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Difference between revisions of "Charles Barron"

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===2012===
 
===2012===
 
Barron was endorsed by the Sierra Club, former U.S. Rep. [[Ed Towns]], and AFSCME public employee union local DC37.<ref>[http://charlesbarronforcongress.com/ ''Charles Barron campaign website'' "News," Accessed June 18, 2012]</ref>
 
Barron was endorsed by the Sierra Club, former U.S. Rep. [[Ed Towns]], and AFSCME public employee union local DC37.<ref>[http://charlesbarronforcongress.com/ ''Charles Barron campaign website'' "News," Accessed June 18, 2012]</ref>
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==See also==
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*[[Governor of New York]]
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*[[New York gubernatorial election, 2010]]
  
 
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[[Category:Candidates for statewide constitutional offices, New York, 2010]]
 
 
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Revision as of 13:29, 17 July 2013

Charles Barron
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Candidate for
U.S. House, New York, District 8
PartyDemocratic
Prior offices
New York City council
Education
Bachelor'sHunter College
Websites
Campaign website
Charles Barron was a 2012 Democratic candidate seeking election to the U.S. House representing the 8th Congressional District of New York.

Barron was the 2010 Freedom Party candidate for Governor of New York.

Biography

Barron is a New York City councilman.[1]

Elections

2012

See also: New York's 8th congressional district elections, 2012

Barron ran in the 2012 election for the U.S. House, representing New York's 8th District. He sought the nomination on the Democratic ticket and was defeated by Hakeem Jeffries in the June 26 Democratic primary.[2]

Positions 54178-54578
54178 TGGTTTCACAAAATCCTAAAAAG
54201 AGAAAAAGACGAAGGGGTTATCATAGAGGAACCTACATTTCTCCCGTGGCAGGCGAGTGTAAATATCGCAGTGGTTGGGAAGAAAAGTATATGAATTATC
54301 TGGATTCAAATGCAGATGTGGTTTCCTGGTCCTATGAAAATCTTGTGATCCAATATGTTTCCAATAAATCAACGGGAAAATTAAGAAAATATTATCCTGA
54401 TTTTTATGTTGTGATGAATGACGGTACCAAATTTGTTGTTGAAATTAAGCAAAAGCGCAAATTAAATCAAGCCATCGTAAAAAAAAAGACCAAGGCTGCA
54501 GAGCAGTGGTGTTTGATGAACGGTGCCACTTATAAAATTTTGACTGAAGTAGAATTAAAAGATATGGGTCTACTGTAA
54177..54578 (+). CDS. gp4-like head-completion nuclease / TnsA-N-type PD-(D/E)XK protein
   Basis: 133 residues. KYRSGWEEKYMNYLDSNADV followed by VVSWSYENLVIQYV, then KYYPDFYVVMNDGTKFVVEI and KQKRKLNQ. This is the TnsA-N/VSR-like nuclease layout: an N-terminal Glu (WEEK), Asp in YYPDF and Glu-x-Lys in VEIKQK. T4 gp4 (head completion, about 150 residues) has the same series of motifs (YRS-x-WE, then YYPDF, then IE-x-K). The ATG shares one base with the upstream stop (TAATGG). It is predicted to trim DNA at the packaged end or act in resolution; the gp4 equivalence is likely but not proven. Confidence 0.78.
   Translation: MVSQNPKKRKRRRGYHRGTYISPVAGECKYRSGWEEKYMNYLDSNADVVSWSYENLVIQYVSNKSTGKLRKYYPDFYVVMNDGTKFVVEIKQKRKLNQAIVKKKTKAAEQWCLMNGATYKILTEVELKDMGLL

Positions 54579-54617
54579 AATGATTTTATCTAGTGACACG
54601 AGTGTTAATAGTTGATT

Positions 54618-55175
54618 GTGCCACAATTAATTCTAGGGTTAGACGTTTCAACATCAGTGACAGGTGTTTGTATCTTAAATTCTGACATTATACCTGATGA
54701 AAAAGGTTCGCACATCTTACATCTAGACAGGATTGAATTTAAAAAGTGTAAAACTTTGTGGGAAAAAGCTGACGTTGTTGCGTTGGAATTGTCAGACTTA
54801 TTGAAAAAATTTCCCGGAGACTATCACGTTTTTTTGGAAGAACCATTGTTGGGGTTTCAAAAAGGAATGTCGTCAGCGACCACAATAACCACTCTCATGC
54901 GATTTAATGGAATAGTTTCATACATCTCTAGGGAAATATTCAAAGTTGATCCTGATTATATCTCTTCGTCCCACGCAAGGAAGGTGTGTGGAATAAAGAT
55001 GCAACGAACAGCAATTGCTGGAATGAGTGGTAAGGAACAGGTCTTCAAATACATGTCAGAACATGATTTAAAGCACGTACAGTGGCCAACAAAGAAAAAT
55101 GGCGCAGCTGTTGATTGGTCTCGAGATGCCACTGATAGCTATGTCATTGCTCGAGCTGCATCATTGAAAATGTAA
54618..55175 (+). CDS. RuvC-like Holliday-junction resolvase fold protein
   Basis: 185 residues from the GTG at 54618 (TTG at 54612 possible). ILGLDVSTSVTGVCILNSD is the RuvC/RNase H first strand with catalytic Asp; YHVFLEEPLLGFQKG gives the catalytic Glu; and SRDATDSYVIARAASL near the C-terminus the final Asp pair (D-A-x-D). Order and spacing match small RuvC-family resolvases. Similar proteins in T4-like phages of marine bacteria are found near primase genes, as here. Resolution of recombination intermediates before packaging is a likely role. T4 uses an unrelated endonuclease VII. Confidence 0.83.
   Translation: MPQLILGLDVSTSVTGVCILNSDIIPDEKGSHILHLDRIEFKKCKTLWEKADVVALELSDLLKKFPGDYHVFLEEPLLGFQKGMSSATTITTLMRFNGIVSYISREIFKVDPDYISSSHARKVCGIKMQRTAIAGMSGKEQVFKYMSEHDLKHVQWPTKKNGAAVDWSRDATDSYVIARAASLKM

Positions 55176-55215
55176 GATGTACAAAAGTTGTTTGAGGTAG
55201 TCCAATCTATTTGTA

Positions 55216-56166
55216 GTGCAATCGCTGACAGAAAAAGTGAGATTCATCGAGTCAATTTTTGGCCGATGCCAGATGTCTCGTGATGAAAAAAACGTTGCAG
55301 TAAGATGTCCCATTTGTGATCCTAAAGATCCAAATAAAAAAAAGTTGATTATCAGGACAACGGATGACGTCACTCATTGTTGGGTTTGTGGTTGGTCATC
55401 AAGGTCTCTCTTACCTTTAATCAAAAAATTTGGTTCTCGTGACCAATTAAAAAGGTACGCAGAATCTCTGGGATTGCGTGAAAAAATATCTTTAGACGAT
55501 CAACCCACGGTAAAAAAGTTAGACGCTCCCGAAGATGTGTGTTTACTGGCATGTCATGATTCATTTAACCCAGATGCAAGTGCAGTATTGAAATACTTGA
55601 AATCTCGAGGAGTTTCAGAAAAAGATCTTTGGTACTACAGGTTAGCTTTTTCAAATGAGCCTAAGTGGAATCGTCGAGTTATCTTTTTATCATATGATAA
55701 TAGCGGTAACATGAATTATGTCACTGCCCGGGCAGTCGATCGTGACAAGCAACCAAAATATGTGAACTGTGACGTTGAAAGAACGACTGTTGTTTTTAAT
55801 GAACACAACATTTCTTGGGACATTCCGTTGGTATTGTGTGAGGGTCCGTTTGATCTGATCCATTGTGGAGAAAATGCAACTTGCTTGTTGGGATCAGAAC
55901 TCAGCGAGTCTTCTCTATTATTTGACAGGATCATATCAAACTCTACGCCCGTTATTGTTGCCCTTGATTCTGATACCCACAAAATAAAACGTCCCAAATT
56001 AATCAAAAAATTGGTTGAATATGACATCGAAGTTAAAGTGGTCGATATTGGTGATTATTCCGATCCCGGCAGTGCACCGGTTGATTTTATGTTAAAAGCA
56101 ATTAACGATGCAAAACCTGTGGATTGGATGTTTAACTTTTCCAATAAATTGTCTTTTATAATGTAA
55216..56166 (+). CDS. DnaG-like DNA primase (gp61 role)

With Ed Towns (D) retiring, Barron and state Assemblyman Hakeem Jeffries sought the party nod in the June 26 Democratic primary. The winner faces Alan Bellone in the November general election, but the 8th is heavily Democratic,[3] so the winner of the Democratic primary will likely be the next 8th district representative.[1]

Barron fought back from a fundraising disadvantage and gained an endorsement from the state's largest public employees union, as well as the nod from the retiring incumbent, Ed Towns. This worried many Democrats, as Barron is a controversial figure prone to outspoken comments.[4] A former Black Panther, Barron has expressed a desire to "go up to the closest white person and... slap him," and has said Israel is "the world's greatest terrorist."[1] These and other similar comments worried the Democratic establishment about Barron's potential to alienate people on the national scale.[4]

Senator Kirsten Gillibrand (D-NY), among others, denounced Barron's "anti-Israel" stance.[5]

Jeffries, on the other hand, had widespread support from the other New York representatives in the U.S. House, along with greater campaign coffers.[4]

On the issues, the two candidates had some variance. Jeffries worked to legalize same-sex marriage at the state level, while Barron opposes gay marriage. And in contrast to Barron's stated views on Israel, Jeffries has visited Israel as part of a community relations group.[4]

Barron unabashedly stuck to his statements, even if they are viewed as alienating and controversial. Despite his abrasive remarks, however, he is admitted by many to be charming.[4] Jeffries takes an opposite approach, seeking to unite a broad range of people. Rep. Yvette Clarke, among others, sees Jeffries as a rising star.[4]

The AFSCME local DC37, the state's largest public employee union, threw their weight behind Barron.[1] Jeffries gathered endorsements from smaller unions.[4]

U.S. House, New York District 8 Democratic Primary, 2012
Candidate Vote % Votes
Green check mark transparent.pngHakee, Jeffries 71.9% 25,712
Charles Barron 28.1% 10,063
Total Votes 35,775

2010

See also: New York gubernatorial election, 2010 and Gubernatorial elections, 2010

Barron faced Andrew Cuomo (D), Carl P. Paladino (R), Warren Redlich (L), Howie Hawkins (G) and five other candidates in the general election on November 2, 2010.

Endorsements

2012

Barron was endorsed by the Sierra Club, former U.S. Rep. Ed Towns, and AFSCME public employee union local DC37.[6]

See also

External links

References